With reference to FIGS. 1 and 2, the cylindrical deck 120 is generally connected to a pair of spaced apart headers 160, which are in-turn connect to the hub 140 by the support structure 143. In this manner the pair of spaced apart headers 160 form a portion of the first 122 and second ends of the drying cylinder 100. The header 160 may be fastened to the cylindrical deck 120 by a plurality of bolts 145 (shown in FIG. 2) spaced about the header 160 near its peripheral edge 147.

An annular flange 150, which forms a portion of the inventive sealing mechanism, is attached to the header 160 near the header outer peripheral edge 147. The annular flange 150 extends axially outwardly from the header 160 and forms a portion of the dryer first end 122. The annular flange 150 generally comprises an axially extending portion 151 and a longitudinally extending portion 152. The distance that the axially extending portion extends from the header may be adjusted to achieve the desired reduction in the discharge coefficient and velocity of heated air exiting the system.

In certain embodiments, such as that illustrated in FIG. 2, the annular flange 150 may be a closed annular member having a substantially D-shaped cross-sectional configuration. The cross- sectional shape is closed despite having apertures through which a bolt may be inserted to secure the flange to the dryer head.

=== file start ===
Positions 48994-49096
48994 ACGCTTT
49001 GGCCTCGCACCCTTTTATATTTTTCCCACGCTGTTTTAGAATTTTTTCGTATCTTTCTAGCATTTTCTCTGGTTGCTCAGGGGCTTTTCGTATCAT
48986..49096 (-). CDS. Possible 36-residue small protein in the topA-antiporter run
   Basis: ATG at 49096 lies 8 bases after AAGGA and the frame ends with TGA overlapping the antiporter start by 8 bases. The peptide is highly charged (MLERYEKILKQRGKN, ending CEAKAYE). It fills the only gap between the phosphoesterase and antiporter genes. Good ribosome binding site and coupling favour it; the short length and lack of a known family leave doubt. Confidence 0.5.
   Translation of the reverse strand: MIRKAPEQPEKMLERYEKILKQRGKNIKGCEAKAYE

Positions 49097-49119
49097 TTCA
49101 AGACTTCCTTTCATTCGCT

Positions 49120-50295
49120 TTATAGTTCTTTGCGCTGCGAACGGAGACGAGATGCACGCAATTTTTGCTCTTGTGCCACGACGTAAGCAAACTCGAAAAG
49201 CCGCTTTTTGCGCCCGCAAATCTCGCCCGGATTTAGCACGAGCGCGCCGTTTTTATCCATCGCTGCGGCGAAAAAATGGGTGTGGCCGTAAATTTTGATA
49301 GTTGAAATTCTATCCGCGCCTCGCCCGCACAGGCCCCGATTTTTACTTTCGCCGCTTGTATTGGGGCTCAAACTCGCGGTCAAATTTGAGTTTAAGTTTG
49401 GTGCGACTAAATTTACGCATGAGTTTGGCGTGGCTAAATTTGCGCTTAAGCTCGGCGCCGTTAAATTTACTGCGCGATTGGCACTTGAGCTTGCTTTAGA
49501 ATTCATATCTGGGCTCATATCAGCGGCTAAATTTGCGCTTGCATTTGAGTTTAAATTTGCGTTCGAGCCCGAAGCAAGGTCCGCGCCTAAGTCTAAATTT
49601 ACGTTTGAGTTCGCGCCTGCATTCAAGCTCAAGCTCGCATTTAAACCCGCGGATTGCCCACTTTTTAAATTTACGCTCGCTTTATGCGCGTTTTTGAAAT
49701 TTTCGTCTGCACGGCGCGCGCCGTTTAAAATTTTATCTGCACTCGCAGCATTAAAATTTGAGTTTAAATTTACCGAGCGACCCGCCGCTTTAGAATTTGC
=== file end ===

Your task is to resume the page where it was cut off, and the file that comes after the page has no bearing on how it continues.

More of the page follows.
While annular flanges having a closed D-shape may be preferred, the invention is not so limited and one skilled in the art will appreciate that other cross-section shapes, including both closed loop and open, may be used. For example, in other embodiments the annular flange may comprise an open U- shaped structure.

Regardless of the shape of the annular flange it is generally preferred that it be attached to the header and more preferably attached near the outer peripheral edge of the header. One means of attaching the annular flange to the header is illustrated in detail in FIG. 2. In the illustrated embodiment, a bolt 142 is used to attach the annular flange 150 to the header 160. The bolt 142 passes through an inner aperture 141 of the annular flange 150 and is fastened to the header 160. The bolt 142 may be accessed by an outer aperture 152 of the annular flange 150.

With reference now to FIG. 3, in operation the through-air dryer generally requires a means for directing the drying medium through the paper web to perform the desired drying. To that end, a hood 210 is typically provided to cover a portion of the dryer 100. Preferably, the hood 210 at least partially covers the drying cylinder 100 and extends from an upstream end 211 to a downstream end 213. In particularly preferred embodiments, the hood may be configured to cover the portion of the dryer about which the through-air drying fabric and the web are wrapped. Where the drying section of a paper machine includes more than one drying cylinder, each drying cylinder may be provided with an individual hood, or a common hood may cover two or more cylinders.

The hood 210 may comprise a sidewall 220, preferably a unitary piece of longitudinally extending metal as illustrated in FIG. 3 or may be constructed from multiple pieces. Regardless of the manner of construction it is generally preferable that the hood be moveable between a closed, sealed, position and an open, unsealed position. In this manner the hood may be retracted when not in use to permit access to the drying cylinder and the through-air drying fabric. When in operation the hood maybe lowered into a closed, sealed position, such as illustrated in FIG. 3, to prevent the exhaust of drying medium from the portion of the through-air dryer where the hood covers the drying cylinder.